Graduate Goals and Learning Outcomes

Students enrolled in advanced degree programs will demonstrate their achievement of the following learning goals/outcomes as part of their degree work. Demonstration of the goals may take multiple forms: the bullet points under each proposed goal suggest but do not limit possibilities for meeting the goal. Students may tag existing degree requirements/experiences as satisfying these Fredonia graduate program goals or specify other ways they have satisfied the goals via an electronic portfolio that may be part of their degree requirements or in a separate portfolio.

The intent of the goals is to connect the graduate programs to the overall mission of the campus, to foster greater interaction among students from diverse programs, and to enhance students’ intellectual, interdisciplinary, international and experiential dimensions in preparation for their professionalization and readiness for 21st-century careers.

Proposed implementation: Fall 2016. During Fall 2015, programs would be asked to develop simple checklist/maps connecting these goals to their own program-specific goals. Coordinators would be asked to add a statement to their annual reports for Graduate Council indicating how students made progress achieving the goals.  

Discipline-Specific Work

  • Build on foundational knowledge attained through previous academic work
  • Gain advanced knowledge and training in a given discipline
  • Prepare for professional employment or advanced study in one’s field

Research & Creative Activities

  • Practice effective use of written, oral and digital literacies in order to communicate effectively in a variety of professional settings
    • Participate fully in a society of scholars and professionals through creative and intellectual discovery and creation of new knowledge and practices
    • Develop the means for lifelong practice of collaborative learning and mentoring

Interdisciplinary Collaboration

  • Recognize the interconnectedness among students in other disciplines
  • Recognize the interconnectedness between academic work in other disciplines and one’s own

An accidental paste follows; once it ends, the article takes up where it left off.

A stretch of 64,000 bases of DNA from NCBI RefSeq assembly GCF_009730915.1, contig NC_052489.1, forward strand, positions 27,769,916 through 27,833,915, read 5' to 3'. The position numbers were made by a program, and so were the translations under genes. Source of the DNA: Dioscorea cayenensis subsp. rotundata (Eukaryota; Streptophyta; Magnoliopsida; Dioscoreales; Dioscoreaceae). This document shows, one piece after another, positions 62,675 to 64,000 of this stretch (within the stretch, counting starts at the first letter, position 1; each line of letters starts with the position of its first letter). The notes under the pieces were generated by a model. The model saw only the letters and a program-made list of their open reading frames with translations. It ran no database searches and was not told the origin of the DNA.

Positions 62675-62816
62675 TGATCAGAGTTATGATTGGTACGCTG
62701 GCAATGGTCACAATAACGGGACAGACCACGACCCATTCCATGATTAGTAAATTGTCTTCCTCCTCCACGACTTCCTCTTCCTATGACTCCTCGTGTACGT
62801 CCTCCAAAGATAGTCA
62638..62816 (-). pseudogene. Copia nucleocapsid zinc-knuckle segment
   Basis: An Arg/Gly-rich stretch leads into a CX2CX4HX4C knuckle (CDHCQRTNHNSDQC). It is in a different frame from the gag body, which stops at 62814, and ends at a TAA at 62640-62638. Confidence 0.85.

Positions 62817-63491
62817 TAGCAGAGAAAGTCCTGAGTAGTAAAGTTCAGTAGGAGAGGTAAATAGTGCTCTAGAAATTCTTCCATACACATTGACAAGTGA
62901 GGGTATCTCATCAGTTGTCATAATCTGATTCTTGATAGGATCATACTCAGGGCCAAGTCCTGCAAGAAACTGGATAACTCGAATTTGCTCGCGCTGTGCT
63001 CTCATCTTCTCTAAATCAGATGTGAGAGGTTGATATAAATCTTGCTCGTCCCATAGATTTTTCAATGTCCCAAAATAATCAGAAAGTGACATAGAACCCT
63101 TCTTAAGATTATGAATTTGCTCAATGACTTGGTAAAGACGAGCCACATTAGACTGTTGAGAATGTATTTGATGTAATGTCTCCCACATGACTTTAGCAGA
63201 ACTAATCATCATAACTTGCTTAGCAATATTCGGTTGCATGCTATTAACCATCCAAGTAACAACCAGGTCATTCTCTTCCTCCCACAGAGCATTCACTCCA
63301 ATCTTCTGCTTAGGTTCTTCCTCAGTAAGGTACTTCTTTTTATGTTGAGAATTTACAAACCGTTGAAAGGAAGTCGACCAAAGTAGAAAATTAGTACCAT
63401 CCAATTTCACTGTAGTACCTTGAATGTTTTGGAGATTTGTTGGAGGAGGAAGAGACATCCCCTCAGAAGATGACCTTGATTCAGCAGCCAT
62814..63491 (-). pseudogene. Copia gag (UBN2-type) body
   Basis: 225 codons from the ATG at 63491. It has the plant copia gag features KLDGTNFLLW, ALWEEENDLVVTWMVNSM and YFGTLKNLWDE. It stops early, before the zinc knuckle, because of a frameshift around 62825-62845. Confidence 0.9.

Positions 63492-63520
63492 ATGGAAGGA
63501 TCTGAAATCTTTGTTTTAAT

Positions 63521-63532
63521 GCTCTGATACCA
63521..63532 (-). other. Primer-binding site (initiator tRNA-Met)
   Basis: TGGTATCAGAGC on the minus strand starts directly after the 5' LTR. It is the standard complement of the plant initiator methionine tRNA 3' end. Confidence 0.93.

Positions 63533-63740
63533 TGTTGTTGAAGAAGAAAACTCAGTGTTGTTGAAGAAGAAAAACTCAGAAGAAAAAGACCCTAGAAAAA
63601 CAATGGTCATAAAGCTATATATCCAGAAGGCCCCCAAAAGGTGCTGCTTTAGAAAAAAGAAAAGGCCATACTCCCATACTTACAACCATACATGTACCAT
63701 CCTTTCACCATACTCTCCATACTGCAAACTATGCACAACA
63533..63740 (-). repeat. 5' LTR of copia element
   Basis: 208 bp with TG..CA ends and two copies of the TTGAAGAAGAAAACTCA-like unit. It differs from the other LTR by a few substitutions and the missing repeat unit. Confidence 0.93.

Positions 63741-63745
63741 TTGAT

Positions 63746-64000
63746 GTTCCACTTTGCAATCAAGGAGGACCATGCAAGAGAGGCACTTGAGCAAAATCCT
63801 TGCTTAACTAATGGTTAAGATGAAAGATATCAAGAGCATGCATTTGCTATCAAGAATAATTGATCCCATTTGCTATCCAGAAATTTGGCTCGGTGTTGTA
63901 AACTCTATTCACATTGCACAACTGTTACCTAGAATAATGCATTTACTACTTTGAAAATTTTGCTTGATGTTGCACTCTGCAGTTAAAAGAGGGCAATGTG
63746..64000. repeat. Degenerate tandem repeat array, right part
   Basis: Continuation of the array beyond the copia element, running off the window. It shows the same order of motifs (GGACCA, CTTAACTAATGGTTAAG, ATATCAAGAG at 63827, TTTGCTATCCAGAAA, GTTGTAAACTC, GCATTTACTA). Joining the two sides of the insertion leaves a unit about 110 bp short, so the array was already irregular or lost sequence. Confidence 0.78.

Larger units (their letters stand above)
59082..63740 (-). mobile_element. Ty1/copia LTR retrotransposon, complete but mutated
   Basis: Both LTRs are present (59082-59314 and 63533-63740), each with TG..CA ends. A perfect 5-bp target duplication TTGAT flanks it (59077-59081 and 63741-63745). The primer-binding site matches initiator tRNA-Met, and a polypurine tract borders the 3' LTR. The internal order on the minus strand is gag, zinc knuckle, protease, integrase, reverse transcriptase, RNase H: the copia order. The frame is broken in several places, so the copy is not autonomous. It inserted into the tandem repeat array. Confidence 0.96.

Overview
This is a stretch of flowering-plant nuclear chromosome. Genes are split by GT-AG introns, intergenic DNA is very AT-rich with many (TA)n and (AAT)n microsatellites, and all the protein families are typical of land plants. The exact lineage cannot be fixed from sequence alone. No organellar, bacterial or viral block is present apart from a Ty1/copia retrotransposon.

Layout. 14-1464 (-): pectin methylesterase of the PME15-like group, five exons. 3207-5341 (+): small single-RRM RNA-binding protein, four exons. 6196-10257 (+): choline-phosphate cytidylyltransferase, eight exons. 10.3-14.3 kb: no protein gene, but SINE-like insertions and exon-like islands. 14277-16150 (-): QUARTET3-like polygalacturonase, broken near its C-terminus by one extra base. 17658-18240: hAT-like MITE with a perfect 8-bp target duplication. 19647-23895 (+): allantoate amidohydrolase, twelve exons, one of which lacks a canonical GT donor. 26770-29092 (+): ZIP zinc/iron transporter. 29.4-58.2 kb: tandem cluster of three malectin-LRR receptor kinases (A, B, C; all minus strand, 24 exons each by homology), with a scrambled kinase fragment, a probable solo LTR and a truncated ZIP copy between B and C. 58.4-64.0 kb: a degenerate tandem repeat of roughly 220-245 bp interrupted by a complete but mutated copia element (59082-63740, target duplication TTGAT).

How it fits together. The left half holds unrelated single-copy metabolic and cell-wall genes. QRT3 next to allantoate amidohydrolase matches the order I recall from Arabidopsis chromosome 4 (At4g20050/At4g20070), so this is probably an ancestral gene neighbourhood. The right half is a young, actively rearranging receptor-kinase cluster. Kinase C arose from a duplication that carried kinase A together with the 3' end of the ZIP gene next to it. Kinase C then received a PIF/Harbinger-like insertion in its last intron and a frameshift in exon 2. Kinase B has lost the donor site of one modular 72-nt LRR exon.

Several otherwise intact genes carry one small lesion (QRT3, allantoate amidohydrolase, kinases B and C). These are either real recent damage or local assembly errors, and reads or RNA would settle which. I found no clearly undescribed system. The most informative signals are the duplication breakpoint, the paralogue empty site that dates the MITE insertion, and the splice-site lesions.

• Make relevant connections between community events (local, regional, global) and one’s creative and intellectual academic work

Experiential Learning

  • Gain experience in a profession through internships, service learning, practica, fieldwork, clinic, graduate assistantships, and other experiential opportunities
  • Practice advanced skills and knowledge in a professional setting such as conferences, performances, classrooms and online professional venues
  • Establish meaningful connections between one’s classroom and non-classroom based work

Professionalism and Ethics

  • Develop a sense of professional conduct informed by the ethical codes and practices of one’s discipline/professional program
  • Practice ethical decision-making in one’s academic and professional work
  • Serve as a model of integrity to peers, undergraduates, and the community

International Awareness and Engagement

  • Actively cultivate understanding of the global scope of one’s professional and scholarly field
  • Participate in learning opportunities to develop greater international awareness
  • Develop opportunities for others to engage in global learning

Critical Citizenship and Applied Learning

  • Build on foundational notions of public service and civic engagement gained through previous academic work and experiences
  • Tangibly connect one’s advanced academic work to issues relevant to local, regional, and global communities through socially significant applications of learning
  • Mentor others in recognizing the dynamic social implications of one’s professional work and research

Effective Fall 2016